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Four-hour voiding observation with provocation test reveals significant abnormalities of bladder function in newborns with spinal dysraphism

By Peter Wide, Karel Duchén, Sven Mattsson and Gunilla Glad Mattsson

Abstract

INTRODUCTION: Four-hour voiding observation with provocation test (VOP) using a scale, a damp detector and ultrasound for determination of residuals, is an easily performed non-invasive method for the evaluation of bladder function in newborns. Neonatal bladder function evaluated with VOP has been described for healthy newborns (HN) but not for children with spinal dysraphism (SD), for whom early bladder evaluation is essential for decisions regarding Clean Intermittent Catheterization and follow-up. The aim of the present study was to describe voiding observation with provocation test in newborns with spinal dysraphism and compare with corresponding data for healthy newborns. METHODS AND MATERIALS: At a tertiary hospital, a 4 h voiding observation with provocation (VOP) was performed in 50 neonates (22 girls, 28 boys) with spinal dysraphism (37 open SD, 13 closed SD) consecutively evaluated for possible neurogenic bladder-sphincter dysfunction (1998-2019). All newborns with open SD and 4/13 with closed SD had been through postnatal neurosurgery before the test. Mean age was 10 days. Voiding observation was performed during 4 h with visual observation the fourth hour recording behavior and urinary flow (e.g. stream, dribbling). Finally, bladder provocations (e.g. suprapubic compression) were performed, and any leakage was noted. Findings were compared to those of 50 healthy newborns (HN) earlier published (Gladh et al., 2002). There were no significant differences in background data such as gender, age or diuresis between newborns with SD and HN. RESULTS AND DISCUSSION: Voiding observation with provocation test of children with SD revealed significant differences compared to HN see summary table. Some children with SD had frequent small voids/leakages and low bladder volumes while three had no voiding and high volumes. Leakage during bladder provocation test and not voiding with a stream was not seen in HN but were common in newborns with SD (69% resp. 74%) (p &lt; 0.01). A child with these findings should thus be investigated further. Identifying children needing Clean Intermittent Catheterization is important as well as being able to postpone or refrain from invasive urodynamic studies if not strongly indicated. VOP may give valuable information for these judgements. CONCLUSION: Newborns with spinal dysraphism differ from healthy newborns in many aspects of bladder function. Bladder function varies between newborns with closed and open spinal dysraphism. Many newborns with spinal dysraphism leak at bladder provocation and void without a stream but healthy newborns do not. Early determination of post-void residuals is mandatory in children with spinal dysraphism and non-invasive VOP gives this information in a standardized way, also adding information on frequency, voiding with a stream and leakage at provocation.Funding agencies: County of Ostergotland and Medical Research Council of Southeast Sweden</p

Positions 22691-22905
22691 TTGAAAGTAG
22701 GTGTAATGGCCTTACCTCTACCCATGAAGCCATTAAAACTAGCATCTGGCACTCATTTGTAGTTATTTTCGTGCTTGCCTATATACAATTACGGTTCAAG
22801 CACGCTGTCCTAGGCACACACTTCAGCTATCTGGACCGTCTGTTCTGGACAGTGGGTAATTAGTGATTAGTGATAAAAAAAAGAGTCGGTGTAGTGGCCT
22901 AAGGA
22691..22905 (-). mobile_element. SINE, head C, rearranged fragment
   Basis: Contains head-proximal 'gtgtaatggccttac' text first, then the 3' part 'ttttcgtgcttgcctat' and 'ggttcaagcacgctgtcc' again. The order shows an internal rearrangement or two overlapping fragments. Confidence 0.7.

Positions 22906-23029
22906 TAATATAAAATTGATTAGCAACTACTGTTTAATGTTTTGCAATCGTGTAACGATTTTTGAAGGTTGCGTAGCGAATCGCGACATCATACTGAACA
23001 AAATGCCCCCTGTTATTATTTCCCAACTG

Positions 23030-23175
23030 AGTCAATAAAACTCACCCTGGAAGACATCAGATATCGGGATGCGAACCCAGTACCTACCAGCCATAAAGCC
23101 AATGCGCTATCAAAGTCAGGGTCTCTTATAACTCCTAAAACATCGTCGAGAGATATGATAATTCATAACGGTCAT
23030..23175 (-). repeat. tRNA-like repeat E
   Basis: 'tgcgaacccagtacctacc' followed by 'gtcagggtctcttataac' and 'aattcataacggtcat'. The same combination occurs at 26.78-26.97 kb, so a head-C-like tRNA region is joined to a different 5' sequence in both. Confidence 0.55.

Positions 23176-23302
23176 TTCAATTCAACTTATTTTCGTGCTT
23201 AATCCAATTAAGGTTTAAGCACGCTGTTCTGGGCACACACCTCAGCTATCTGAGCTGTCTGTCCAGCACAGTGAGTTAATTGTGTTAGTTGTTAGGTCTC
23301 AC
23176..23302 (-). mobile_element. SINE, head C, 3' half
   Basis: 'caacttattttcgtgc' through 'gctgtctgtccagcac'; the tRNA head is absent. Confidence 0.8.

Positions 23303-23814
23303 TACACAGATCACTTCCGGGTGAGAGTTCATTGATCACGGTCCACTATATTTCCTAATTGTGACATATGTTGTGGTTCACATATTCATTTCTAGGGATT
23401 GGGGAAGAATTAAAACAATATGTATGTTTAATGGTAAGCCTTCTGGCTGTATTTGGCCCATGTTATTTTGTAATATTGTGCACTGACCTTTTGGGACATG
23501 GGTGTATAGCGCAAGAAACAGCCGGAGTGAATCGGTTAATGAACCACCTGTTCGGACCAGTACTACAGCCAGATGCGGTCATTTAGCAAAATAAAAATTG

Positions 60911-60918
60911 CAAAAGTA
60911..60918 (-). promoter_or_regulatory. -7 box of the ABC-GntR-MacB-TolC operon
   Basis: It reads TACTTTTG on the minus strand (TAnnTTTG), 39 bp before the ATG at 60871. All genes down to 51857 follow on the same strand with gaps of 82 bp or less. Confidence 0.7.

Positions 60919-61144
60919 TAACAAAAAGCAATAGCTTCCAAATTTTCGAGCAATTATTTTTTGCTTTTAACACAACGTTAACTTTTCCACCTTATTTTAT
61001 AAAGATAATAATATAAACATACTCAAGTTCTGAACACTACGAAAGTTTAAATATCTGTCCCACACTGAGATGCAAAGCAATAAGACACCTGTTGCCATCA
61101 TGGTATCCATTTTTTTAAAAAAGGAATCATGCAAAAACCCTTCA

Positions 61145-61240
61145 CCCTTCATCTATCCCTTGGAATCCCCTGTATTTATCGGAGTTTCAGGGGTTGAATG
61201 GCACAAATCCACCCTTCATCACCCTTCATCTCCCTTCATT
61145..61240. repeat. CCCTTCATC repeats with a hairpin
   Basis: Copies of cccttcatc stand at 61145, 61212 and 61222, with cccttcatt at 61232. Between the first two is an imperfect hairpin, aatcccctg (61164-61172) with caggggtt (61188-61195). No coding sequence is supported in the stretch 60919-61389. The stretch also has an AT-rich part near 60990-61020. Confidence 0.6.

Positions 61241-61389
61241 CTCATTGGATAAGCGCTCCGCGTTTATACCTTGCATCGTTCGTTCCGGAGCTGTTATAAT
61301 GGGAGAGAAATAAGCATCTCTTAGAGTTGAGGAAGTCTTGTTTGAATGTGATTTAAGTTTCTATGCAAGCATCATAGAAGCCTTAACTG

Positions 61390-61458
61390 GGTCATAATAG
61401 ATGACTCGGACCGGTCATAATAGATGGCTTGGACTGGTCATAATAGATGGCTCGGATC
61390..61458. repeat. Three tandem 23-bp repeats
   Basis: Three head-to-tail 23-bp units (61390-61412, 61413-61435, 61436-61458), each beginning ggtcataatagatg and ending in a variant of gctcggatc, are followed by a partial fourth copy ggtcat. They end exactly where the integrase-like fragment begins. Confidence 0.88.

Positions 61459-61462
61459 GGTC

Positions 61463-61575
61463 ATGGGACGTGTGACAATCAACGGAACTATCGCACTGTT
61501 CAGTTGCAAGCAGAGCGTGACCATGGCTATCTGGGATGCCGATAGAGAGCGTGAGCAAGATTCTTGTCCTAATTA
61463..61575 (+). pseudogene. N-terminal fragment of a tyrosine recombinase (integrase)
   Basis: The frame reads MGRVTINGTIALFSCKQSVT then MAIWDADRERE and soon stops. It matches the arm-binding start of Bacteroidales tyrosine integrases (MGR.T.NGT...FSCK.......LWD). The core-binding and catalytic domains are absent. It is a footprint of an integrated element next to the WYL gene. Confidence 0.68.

Topics: Myelomeningocele, Neurogenic bladder dysfunction, Spina bifida, Spinal dysraphism, Urodynamics, Pediatrics, Pediatrik
Publisher: 'Elsevier BV'
Year: 2020
DOI identifier: 10.1016/j.jpurol.2020.06.022
OAI identifier: oai:DiVA.org:liu-169033
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